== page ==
Definition of Technical Requirement (TR)
As described in the definition of NonConformity, the requirements that should be complied with usually fall into three groups:
- International standards (like ISO 9001);
- National standards (like NORSOK in Norway);
- Company Technical Requirements (or TRs)
There can be many reasons why a company may have its own specific TRs. It might be that the company has proprietary technology that is not referred to in wider standards. It might be based on the long experience a company has in a particular technical discipline, in a specific climate or other environmental conditions.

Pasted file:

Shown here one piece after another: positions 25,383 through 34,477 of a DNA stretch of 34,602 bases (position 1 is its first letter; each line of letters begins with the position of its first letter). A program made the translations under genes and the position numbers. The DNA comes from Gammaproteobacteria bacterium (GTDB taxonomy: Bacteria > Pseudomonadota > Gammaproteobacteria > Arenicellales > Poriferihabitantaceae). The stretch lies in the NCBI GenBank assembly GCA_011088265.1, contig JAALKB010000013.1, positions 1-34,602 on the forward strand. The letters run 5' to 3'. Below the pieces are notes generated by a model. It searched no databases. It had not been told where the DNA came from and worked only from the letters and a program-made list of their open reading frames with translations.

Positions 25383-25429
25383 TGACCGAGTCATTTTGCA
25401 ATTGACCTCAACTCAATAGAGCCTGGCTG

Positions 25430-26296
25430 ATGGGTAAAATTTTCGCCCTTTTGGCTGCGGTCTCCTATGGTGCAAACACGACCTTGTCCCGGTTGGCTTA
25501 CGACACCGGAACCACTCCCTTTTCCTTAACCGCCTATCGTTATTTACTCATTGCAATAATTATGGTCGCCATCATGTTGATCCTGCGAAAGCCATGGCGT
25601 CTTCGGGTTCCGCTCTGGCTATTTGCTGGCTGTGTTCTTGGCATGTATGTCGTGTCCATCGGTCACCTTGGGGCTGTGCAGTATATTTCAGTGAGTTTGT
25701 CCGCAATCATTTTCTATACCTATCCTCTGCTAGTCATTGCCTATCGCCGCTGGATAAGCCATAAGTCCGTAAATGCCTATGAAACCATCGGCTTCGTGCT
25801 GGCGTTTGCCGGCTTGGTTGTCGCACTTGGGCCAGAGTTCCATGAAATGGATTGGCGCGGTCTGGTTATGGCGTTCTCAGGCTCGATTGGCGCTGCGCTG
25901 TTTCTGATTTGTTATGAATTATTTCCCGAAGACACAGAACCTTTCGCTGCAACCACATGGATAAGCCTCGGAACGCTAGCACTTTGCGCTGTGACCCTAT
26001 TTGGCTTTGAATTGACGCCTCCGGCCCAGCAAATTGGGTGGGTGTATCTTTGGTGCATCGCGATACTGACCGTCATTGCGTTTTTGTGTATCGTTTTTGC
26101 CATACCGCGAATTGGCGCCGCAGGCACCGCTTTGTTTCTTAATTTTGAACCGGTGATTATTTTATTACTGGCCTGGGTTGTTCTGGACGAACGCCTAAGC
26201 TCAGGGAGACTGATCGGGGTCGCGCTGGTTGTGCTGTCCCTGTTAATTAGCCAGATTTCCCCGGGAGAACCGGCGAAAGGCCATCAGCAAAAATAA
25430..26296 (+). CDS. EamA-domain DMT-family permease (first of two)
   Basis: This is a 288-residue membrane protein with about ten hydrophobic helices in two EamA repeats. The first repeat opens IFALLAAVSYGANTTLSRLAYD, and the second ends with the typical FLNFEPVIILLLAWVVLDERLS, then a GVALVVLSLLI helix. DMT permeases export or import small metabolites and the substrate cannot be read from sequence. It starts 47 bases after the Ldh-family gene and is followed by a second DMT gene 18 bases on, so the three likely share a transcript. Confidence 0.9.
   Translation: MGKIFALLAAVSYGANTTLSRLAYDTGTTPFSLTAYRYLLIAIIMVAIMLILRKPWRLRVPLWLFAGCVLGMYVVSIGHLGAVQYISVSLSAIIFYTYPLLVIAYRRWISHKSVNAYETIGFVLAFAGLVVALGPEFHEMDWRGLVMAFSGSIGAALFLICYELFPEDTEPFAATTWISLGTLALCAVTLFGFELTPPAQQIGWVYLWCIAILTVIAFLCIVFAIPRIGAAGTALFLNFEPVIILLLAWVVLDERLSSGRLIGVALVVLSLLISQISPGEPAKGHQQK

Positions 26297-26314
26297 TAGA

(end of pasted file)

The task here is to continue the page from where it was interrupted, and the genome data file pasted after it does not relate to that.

Although these company-specific TRs may seem valuable and useful, they can also be confusing and complex for the contractors bidding for work.
If each company has its own - different - requirements, then contractors, plus their sub-contractors and suppliers may struggle to comply with - or even know about - all the specific requirements for the work they are bidding on. It may also mean that the “standard” equipment that they offer does not comply.
This may lead to a situation where contractors raise many exceptions to the technical requirements in an attempt to supply their standard equipment, rather than have to redesign and test new variants of the equipment.
If accepted, these exceptions are registered (after contract award) as Deviations.
Company-specific TRs may bring a better design definition - but may also lead to many exceptions and deviations instead. They certainly have pros and cons.
Thoughts on this? Let us know.